Reining in big business has its pitfalls

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President Biden last month signed an executive order intended to limit the clout of big business and enhance competitive prospects for small and mid-sized companies. The sweeping document — which includes 72 specific elements, among them provisions instructing the Food and Drug Administration to clear the way for prescription drug imports from Canada (a very bad idea) and over-the-counter sale of hearing aids (a good one) — is intended to serve as a blueprint for federal officials as they apply antitrust laws and implement other measures to protect small employers, workers and consumers.

After acknowledging that “America can’t succeed unless American business succeeds,” Biden went on to assert, “Capitalism without competition isn’t capitalism; it’s exploitation. Without healthy competition, big players can change and charge whatever they want and treat you however they want. And for too many Americans, that means accepting a bad deal for things that can’t go — you can’t go without.

“So, we know we’ve got a problem — a major problem. But we also have an incredible opportunity. We can bring back more competition to more of the country, helping entrepreneurs and small businesses get in the game, helping workers get a better deal, helping families save money every month.”

While most Americans would agree with the president that unbridled power in the hands of large corporations — or any other segment of society — is detrimental to the common good, regulators striving to maintain healthy competition in the marketplace should be careful to avoid the pitfall of unintended consequences. In trying to limit the potential of big companies to do damage, the administration must not curb their ability to serve customers and innovate.

Consider the experience of the last 17 months. As the severity of the threat posed by the SARS-CoV-2 virus became apparent in early 2019, the research-based biopharmaceutical industry was the first place many people turned to for answers. Frequently maligned, often unfairly, for the price of its products, the industry immediately went to work, mounting a full-court press to develop the means to treat and prevent COVID-19, a disease that after having already killed almost 4.2 million people around the world and rattled the global economy remains a looming threat.

Drug makers, quickly building on scientific advances made in recent decades, developed several COVID treatments: Gilead’s Veklury won full FDA approval and is now in use, and monoclonal antibodies from several companies are being administered to patients under emergency use authorization from the agency. Even more significant in the battle to end the pandemic are vaccines offered by Pfizer-BioNTech, Moderna and the Janssen division of Johnson & Johnson. All have proven safe and effective, providing high levels of protection against infection, serious illness and death.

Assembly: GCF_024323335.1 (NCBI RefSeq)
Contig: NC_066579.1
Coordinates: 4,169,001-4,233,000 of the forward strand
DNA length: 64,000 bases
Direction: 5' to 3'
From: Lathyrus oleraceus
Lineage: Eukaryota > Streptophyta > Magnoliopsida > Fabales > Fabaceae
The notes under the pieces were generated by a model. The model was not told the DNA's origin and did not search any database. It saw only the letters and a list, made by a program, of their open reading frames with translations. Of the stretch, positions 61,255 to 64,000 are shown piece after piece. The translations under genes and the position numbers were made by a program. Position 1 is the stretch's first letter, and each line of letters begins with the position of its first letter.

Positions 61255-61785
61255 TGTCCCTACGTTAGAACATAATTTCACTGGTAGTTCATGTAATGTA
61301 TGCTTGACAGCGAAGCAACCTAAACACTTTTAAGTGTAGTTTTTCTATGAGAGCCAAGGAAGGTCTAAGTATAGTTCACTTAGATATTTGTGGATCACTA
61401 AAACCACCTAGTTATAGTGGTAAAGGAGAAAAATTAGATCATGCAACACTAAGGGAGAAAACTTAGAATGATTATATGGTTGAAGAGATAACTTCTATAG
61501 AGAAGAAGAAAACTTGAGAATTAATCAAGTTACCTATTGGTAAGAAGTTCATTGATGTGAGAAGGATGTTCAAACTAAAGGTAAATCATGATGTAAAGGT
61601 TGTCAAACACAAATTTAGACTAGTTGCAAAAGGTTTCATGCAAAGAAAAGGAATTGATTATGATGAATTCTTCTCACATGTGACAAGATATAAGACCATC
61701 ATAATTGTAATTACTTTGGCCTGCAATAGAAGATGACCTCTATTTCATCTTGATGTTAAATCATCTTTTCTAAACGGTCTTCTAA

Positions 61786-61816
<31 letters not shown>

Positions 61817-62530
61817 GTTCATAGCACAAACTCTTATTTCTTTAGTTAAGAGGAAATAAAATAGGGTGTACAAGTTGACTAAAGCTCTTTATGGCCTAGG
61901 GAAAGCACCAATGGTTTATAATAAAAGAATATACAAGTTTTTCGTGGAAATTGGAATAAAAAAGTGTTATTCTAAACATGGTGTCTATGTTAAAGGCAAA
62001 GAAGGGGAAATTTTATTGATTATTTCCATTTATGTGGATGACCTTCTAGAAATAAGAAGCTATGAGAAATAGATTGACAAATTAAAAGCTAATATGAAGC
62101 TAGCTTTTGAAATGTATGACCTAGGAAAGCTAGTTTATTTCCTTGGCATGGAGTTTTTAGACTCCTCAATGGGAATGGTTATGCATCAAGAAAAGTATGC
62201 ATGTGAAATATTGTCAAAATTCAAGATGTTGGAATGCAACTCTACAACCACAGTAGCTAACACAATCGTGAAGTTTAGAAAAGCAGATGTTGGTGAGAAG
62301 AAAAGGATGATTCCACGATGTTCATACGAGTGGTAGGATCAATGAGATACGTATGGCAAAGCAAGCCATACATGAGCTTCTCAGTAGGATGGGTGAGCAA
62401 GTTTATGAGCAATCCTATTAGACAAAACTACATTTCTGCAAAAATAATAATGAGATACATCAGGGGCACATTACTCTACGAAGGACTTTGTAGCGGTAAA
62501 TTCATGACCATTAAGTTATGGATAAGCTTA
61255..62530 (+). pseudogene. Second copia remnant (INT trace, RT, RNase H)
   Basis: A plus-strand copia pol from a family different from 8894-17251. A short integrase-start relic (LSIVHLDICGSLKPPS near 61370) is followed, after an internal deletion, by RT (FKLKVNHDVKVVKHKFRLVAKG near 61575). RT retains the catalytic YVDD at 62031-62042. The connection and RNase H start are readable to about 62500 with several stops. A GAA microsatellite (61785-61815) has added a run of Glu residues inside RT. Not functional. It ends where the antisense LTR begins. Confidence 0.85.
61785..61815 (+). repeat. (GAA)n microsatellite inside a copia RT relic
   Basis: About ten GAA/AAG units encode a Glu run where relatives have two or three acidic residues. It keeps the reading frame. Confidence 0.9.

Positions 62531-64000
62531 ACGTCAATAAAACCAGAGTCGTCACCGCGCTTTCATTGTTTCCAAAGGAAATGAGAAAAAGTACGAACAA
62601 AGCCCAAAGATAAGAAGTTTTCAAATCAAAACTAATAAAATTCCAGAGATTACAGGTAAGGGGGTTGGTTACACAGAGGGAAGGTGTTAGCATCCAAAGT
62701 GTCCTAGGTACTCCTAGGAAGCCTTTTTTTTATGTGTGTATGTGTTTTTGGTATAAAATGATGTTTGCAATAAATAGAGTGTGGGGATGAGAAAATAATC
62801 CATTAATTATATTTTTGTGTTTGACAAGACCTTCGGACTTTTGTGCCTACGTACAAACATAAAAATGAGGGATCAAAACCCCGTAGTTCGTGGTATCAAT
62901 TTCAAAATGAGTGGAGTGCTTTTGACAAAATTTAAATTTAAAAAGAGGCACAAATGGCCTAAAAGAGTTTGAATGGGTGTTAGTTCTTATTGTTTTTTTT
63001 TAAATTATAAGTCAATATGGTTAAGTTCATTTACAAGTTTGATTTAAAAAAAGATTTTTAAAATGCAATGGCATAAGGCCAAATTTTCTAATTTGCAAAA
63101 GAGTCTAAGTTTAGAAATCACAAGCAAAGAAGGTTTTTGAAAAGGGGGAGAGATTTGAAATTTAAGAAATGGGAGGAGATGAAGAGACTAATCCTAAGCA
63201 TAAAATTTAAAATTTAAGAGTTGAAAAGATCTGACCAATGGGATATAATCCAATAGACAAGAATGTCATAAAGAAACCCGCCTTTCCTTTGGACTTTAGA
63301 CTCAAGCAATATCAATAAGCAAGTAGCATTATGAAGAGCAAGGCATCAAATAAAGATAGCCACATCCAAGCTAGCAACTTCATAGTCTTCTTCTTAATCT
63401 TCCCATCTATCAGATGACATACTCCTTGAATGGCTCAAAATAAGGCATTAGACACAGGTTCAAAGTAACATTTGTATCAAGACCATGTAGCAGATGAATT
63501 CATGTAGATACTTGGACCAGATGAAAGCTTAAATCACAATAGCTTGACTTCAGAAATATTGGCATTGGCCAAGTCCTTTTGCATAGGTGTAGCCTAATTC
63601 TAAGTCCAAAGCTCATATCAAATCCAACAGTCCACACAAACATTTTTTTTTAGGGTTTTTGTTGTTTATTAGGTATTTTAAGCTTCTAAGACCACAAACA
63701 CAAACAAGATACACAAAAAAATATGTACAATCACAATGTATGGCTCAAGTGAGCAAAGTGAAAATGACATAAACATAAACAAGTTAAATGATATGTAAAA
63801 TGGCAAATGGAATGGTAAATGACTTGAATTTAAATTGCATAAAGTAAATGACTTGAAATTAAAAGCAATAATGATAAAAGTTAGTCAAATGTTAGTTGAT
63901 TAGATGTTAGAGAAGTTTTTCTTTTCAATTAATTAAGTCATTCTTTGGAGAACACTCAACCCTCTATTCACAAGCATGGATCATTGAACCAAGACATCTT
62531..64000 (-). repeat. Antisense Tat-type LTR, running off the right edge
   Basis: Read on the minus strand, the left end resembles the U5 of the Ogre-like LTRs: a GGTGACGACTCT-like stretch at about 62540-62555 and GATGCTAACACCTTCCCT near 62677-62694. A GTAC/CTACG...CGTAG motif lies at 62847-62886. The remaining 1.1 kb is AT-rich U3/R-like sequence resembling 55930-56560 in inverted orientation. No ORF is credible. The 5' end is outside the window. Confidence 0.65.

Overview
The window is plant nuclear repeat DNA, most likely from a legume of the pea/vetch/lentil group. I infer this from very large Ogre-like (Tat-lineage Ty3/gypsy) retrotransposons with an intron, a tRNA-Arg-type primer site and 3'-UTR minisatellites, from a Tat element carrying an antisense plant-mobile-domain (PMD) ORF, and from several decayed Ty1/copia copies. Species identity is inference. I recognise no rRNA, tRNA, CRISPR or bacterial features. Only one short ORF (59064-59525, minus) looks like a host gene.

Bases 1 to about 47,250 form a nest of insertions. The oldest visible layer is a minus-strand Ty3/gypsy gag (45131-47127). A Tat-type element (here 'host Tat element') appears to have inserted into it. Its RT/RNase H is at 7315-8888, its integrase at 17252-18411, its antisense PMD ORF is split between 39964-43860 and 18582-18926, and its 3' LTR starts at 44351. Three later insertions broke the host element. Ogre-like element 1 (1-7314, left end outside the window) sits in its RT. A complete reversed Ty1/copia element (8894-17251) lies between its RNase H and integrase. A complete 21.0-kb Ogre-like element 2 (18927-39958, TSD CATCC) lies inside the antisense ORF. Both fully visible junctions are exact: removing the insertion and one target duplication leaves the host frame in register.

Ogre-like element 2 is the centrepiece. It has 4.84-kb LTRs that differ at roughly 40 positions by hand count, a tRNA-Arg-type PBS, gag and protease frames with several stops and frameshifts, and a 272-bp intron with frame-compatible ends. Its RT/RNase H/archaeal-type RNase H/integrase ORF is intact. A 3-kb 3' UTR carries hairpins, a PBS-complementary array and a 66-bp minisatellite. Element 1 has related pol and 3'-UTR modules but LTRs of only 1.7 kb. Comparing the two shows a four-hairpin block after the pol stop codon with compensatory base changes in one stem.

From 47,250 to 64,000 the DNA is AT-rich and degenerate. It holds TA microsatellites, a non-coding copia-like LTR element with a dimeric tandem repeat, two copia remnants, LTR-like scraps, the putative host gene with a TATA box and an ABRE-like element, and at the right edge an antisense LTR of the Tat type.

To have compressed the vaccine development process — one that under normal circumstances can take a decade or more — into a period measured in months, not years, is an impressive feat, one for which the pharmaceutical industry deserves accolades. In evaluating that achievement, it should be remembered that the scale, range of resources and expertise available to the companies involved were important factors in making it possible to accomplish so much in such a short time.

A similar story unfolded when it came time to administer the COVID vaccines. Faced with the challenge of immunizing millions of Americans, federal and state officials enlisted the help of the nation’s pharmacy operators. Spearheaded by big chain retailers, which operate stores within five miles of 90% of the population, the industry administered more than 120 million doses as of July 15, according to the Centers for Disease Control and Prevention. Without the extensive network of stores owned by the likes of CVS Health, Walgreens Boots Alliance, Kroger and Walmart, it is doubtful that 50% of the population would be fully immunized at this point, and that COVID shots would be easily accessible to anyone in the U.S. who wants one.

The pivotal role that big corporations — CPG suppliers and food and drug distributors, as well as pharmaceutical manufacturers and retailers — have played in helping the nation get through what is hopefully the worst of the pandemic should not be taken lightly. Like its predecessor, the Biden administration is relying on the private sector to make essential contributions to the fight against COVID and the economic disruptions that it has unleashed. As he embarks on the path of regulatory reform, the president would be wise not to lose sight of the multiple benefits that stem from big business in both good times and bad.



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